A failed attempt in locating rare birds

On 21 March, photos of two Glossy Ibis (Plegadis falcinellus) appearing in Long Valley were uploaded to the online forum of the bird watching society. News spread quick! The next day dozens of photographers lined the fields, waiting patiently for the two recherché birds to land on the shallow water. This was how the third record of glossy ibis of Hong Kong was made with ravishing photos.

Bearing in mind that these two epic birds were recorded a week earlier in Mai Po, I made my decision on Friday to visit Long Valley on the ensuing Monday. A reason was that my schedule is not as flexible as before. Unfortunately, this is a regretful decision.

On 25 March, I arrived Long Valley in the morning. But the absence of crowds was a bad sign, meaning the pair of rarity was long gone. Nevertheless, there were seven Red-necked Phalarope (Phalaropus lobatus) swimming in an open pond, a photographic opportunity. These migratory birds fed frantically before resuming their journey to the breeding ground.

Red-necked Phalarope Standing
Active in water so shallow that they could actually stand
Red-necked Phalarope swimming
Constantly swimming.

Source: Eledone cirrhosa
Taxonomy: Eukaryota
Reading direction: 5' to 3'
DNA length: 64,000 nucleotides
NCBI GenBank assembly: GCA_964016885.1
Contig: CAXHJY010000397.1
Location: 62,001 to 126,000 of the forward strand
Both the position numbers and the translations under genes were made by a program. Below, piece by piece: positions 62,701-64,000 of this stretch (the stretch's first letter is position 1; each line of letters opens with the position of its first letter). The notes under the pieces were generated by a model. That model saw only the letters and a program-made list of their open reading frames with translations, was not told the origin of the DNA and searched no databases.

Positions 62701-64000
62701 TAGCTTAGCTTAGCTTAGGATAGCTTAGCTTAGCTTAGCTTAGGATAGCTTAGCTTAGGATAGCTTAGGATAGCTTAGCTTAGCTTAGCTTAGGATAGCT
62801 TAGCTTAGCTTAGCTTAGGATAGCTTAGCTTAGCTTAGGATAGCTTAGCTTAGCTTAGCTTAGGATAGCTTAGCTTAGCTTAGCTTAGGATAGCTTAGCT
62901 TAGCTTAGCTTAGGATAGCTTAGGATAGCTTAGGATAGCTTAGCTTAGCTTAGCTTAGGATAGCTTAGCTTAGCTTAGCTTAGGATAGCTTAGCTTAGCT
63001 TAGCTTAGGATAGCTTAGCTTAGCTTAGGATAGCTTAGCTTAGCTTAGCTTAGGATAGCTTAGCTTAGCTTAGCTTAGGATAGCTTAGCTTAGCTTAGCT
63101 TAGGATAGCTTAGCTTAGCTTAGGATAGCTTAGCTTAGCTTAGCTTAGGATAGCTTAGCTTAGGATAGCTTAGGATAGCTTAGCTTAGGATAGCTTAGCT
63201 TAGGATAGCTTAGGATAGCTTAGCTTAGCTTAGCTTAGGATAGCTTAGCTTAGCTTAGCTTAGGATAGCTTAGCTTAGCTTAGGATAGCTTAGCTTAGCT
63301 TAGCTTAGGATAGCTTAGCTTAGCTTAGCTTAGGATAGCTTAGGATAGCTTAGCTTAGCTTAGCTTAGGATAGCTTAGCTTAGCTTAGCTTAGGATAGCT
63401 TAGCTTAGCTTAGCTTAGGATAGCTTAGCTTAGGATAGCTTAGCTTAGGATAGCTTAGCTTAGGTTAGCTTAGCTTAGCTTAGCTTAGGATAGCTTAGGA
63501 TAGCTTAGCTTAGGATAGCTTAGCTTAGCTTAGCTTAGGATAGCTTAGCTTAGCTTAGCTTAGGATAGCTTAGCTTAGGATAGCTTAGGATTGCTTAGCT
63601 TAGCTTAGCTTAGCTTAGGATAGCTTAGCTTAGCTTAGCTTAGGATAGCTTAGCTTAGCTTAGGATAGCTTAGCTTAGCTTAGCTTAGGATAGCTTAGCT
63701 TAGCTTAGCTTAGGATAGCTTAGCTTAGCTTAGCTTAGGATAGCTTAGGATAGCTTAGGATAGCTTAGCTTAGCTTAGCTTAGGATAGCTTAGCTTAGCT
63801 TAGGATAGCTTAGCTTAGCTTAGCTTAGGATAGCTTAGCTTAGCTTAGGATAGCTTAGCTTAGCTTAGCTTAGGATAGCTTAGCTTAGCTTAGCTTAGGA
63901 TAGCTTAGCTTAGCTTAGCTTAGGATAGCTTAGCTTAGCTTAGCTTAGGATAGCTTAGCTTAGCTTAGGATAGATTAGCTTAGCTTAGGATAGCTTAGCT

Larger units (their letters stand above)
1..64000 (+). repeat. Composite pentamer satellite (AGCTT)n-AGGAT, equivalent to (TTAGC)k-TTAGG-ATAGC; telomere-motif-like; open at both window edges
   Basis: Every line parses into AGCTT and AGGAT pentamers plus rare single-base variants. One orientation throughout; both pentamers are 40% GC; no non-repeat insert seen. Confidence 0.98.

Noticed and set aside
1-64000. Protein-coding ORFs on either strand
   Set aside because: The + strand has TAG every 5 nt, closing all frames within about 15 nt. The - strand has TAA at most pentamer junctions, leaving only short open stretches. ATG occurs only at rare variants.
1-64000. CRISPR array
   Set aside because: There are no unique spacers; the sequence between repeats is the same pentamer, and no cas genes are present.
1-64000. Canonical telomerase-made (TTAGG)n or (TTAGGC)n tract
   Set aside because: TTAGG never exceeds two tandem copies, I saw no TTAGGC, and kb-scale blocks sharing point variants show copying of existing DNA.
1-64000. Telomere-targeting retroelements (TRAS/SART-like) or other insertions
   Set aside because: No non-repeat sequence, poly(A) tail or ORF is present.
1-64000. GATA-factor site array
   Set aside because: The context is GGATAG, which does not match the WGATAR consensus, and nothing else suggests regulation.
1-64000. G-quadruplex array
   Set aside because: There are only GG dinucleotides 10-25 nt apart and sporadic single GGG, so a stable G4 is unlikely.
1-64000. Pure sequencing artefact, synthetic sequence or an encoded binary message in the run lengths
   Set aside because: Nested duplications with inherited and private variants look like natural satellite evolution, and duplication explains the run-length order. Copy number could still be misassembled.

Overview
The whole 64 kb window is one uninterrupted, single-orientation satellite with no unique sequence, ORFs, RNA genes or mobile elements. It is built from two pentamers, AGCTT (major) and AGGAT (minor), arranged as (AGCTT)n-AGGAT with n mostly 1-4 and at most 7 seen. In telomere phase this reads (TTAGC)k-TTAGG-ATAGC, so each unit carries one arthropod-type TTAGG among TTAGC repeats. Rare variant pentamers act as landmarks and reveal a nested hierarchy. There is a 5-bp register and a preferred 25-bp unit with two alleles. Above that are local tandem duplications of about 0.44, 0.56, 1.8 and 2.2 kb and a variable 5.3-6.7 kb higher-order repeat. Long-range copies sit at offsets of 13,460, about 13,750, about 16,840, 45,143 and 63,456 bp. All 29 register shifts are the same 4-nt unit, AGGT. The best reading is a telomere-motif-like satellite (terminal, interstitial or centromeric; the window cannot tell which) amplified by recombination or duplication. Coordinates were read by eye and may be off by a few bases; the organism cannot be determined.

Bathing and feeding in the same pond.
Four Red-necked Phalarope swimming in numbers
Safety in numbers
Two of them were already putting on mesmerising chestnut-red feathers around their neck. To take better photos, a number of photographers, including me, brought their tummy to the ground.

Red-necked Phalarope in Hong Kong
The breeding plumage was reflected on the water surface.
Red-necked Phalarope in Long Valley
Different individuals displayed slightly different breeding plumage.

Next to the neighbouring pond, a lonely Pacific Golden Plover (Pluvialis fulva) was sighted.

Pacific golden plover in Long Valley
Someone reported seeing two golden plovers.
On the way back, I walked along Sheung Yue River. Two Cattle Egrets (Bubulcus ibis) were active near some cattles. Spring is near, so the egrets' heads and necks are starting to turn orange.
Cattle egret with cattle nearby
Cross-species communication with psychic power.
A Scaly-breasted Munia (Lonchura punctulata) seemed to be sun-bathing on a rail, the skill to take this picture was to approach the bird and put the camera on the rail slowly.
Spotted munia standing on a railing
Impressive depth of field.
Spotted munia jumping from stalk to stalk
Jumping from stalk to stalk.
An Asian Koel (Eudynamys scolopaceus) was calling so hard that I could hear voice crack miles away. Its black plumage suggested it is a male specimen.
Asian Koel calling loudly
Loud calls gave away its position.
Some water birds preferred Sheung Yue River to Long Valley. Among them were Green Sandpiper (Tringa ochropus) and Common Greenshank (Tringa nebularia).
Green sandpiper in Long Valley
Why do you stand on the railing?
Common greenshank on a rock in a river
Why do you stand on the rock?
Update: On 27 March, one glossy ibis re-appeared, but this time in Nam Sang Wai. How important these wetland are to these pulchritudinous creatures. Let's see if I can sniff the whereabouts of the rare birds.

Friendly dog in yellow colour
A much more friendly dog than those seen over the years.

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